SKB – Scala Curry


This article is part of the Scala knowledge bits Series.

Periodically, I will publish new exercises so you can slowly build up knowledge about Scala.

It is designed to be done in a very short amount of time and learn a little bit each day, just to create a routine.

This episode will teach you about Scala Curry.

Hope you are going to enjoy it! It is designed for anyone to learn Scala from scratch and slowly learn, one Bit at a time.

After this Bit, I would love to hear your feedback in the comments down below.

Feel free to join the Discord server as well if you would like some help and support from the rest of our community.

What are we learning today?

Today we are going to learn about Scala Curry !

No, we are not talking about food here.

It is just a fancy way to talk about something simple. It describes the transformation of a method that takes several arguments into a series of function that each take one of those arguments. Simple? Try on the exercise.

Time to try on the exercise on your own and scroll down for more information when you are done or if you are stuck.


Here is an exercise to complete today.

If I did my job well, you should be able to guess by yourself the solution based on what you previously learned and based on the clues.

But if you get stuck, scroll down to get more information.

The goal of the exercise is to replace the ??? by a piece of code so that the exercise compiles and that’s how you win! Good luck!

You can fill the exercise right in here:

Or, if it does not load, go on to Scastie (yOTTk60dS4W0xRVsPMejbg).

More information about Scala Curry

In this exercise you will learn (or have learned, if you have already solved the puzzle) about Scala Curry.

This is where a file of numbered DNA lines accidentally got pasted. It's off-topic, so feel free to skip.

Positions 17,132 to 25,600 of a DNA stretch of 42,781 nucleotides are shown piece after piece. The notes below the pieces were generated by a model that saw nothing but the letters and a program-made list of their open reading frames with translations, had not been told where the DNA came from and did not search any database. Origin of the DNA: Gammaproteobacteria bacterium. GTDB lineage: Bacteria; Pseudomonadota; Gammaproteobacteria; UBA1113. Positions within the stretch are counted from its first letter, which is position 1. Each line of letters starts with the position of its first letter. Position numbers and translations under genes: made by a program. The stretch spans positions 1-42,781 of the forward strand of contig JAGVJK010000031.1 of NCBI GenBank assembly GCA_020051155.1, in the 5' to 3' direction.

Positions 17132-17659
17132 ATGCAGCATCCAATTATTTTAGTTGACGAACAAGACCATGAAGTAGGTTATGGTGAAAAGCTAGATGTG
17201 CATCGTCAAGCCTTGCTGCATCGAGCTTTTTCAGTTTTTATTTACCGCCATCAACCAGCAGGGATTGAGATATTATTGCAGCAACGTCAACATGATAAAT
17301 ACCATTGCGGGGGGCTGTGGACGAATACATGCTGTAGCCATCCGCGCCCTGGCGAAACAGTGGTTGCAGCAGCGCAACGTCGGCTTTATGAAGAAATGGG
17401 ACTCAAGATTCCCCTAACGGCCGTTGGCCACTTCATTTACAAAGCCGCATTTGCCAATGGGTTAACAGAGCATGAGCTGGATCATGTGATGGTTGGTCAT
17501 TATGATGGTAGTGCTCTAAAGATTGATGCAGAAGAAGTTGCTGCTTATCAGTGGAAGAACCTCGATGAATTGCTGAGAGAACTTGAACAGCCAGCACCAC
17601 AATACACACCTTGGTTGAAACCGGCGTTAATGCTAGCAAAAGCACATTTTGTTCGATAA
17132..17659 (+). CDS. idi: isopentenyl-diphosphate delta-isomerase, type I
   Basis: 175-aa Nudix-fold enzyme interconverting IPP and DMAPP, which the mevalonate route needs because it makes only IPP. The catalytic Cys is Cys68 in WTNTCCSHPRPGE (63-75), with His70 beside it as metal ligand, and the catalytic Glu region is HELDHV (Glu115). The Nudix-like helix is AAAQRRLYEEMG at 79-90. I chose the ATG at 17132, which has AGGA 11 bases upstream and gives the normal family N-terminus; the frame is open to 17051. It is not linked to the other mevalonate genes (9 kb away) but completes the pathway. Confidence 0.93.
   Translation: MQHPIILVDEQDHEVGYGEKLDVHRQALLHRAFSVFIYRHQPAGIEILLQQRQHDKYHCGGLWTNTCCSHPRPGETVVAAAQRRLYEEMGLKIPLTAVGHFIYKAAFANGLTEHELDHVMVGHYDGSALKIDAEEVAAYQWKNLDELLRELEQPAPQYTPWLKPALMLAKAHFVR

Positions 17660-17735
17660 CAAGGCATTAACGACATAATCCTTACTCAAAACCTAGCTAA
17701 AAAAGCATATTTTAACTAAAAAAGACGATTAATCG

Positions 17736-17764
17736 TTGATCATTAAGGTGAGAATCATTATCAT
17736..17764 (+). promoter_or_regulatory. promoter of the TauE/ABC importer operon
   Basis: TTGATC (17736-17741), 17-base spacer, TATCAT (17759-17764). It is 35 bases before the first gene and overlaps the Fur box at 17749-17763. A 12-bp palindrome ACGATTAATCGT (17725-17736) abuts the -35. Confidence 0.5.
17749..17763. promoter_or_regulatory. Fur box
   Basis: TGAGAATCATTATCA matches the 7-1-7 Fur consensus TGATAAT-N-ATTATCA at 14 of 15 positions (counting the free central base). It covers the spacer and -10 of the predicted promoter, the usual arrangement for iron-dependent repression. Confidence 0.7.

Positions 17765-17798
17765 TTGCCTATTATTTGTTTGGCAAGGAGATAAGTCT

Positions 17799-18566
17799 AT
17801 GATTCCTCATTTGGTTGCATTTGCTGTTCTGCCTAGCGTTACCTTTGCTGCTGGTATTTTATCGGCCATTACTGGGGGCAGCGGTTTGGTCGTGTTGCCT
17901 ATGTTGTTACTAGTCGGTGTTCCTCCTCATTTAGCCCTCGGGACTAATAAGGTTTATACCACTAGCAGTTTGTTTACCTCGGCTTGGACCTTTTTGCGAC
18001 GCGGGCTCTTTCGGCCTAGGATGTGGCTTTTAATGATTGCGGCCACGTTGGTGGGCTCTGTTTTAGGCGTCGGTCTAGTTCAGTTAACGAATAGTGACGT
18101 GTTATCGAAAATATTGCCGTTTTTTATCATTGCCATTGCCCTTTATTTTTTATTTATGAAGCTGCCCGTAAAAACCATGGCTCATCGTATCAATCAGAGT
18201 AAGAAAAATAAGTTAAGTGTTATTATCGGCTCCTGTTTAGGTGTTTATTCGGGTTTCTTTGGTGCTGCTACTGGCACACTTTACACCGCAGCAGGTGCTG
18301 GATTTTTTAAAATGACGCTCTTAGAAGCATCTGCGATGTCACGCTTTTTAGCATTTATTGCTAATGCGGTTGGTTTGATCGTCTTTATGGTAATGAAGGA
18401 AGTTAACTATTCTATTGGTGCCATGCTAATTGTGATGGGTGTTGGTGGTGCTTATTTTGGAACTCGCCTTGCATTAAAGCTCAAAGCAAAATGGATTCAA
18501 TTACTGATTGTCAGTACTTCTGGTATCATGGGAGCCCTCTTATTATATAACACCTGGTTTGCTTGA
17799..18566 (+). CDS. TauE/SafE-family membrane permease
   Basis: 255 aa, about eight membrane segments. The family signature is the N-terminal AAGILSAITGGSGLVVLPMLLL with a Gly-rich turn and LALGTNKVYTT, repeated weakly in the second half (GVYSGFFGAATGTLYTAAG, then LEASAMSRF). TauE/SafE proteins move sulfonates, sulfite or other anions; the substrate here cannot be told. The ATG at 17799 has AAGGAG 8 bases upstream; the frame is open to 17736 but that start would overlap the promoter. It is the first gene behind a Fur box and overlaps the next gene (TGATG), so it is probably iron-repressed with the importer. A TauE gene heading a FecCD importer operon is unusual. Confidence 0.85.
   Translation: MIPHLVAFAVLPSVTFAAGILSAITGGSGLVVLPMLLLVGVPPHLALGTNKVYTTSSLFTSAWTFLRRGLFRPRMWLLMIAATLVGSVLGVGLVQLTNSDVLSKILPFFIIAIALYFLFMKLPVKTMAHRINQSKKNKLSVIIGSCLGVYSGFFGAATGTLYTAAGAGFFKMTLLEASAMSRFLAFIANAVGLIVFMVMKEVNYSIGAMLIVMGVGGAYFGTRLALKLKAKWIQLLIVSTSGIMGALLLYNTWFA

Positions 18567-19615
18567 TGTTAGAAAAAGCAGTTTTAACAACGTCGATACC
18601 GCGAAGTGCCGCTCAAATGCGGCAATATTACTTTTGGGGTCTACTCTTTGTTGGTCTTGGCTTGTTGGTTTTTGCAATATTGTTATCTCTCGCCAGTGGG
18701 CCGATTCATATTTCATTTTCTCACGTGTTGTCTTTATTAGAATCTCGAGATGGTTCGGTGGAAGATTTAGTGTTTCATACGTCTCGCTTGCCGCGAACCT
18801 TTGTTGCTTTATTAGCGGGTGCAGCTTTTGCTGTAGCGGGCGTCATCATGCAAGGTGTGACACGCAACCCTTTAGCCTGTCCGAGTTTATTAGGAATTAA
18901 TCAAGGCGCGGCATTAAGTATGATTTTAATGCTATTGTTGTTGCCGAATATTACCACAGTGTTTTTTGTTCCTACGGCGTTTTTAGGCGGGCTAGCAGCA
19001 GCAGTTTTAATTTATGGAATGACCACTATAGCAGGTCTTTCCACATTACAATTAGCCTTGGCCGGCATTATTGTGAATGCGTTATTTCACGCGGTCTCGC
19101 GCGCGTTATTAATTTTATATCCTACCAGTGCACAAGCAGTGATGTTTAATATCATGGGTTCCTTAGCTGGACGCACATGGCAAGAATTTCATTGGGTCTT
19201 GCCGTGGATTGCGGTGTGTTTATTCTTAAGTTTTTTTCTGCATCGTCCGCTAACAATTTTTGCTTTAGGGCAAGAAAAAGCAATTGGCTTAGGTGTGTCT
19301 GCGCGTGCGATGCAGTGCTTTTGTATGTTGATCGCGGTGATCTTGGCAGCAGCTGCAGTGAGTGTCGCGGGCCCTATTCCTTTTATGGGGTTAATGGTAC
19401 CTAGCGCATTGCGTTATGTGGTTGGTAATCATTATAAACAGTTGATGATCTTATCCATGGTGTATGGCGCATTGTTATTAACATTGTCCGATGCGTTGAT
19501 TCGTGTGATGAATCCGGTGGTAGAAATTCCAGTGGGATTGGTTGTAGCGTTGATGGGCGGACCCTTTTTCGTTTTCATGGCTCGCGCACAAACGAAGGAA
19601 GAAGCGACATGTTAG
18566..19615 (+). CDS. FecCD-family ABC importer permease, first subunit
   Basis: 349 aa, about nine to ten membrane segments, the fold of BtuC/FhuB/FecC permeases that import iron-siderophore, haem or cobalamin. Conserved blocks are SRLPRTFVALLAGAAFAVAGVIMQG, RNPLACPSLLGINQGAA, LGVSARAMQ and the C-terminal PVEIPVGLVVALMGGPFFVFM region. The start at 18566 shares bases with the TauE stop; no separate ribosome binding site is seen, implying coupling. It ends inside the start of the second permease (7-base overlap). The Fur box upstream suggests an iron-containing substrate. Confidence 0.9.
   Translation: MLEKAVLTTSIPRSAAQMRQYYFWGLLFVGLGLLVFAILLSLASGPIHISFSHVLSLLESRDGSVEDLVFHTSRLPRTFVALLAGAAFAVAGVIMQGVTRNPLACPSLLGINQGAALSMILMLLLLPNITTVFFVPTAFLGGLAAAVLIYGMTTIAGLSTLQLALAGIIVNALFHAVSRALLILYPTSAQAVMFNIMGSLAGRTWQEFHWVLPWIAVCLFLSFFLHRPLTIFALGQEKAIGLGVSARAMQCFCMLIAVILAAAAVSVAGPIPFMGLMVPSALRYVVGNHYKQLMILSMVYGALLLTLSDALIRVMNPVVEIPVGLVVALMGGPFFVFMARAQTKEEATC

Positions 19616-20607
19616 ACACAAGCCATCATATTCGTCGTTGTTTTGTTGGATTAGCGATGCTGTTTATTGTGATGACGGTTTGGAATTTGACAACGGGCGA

See? Simple. Some coding is worth a thousand words!

Writing the code that way has a few advantages.

For instance, you can decompose the function into partially applied functions, like add2 in the exercise. This example is simple, but imagine a complex function that takes a database connector and/or configurations. You could set those arguments, and then only reuse the partially applied function when needed, I like to call it a pre-configured operation.

I also like using it for aesthetics, It allows to use { }like in r3 in the exercise.

And you can have as many arguments chained that way, As well as also combinations, for instance the first block could have 2 arguments and then 1 and then 3 arguments. Use it wisely depending on your needs.

Feel free to go back to the exercise, modify the code to try out new things and get a better intuition for Scala Curry.


I hope you have learned something new or had fun during this Scala Knowledge Bit.

Please ask questions or post feedback in the comments below.

Feel free to try on the next Scala Knowledege Bit.

If you are curious about the previous Scala knowledge Bits, go check it out! 🙂

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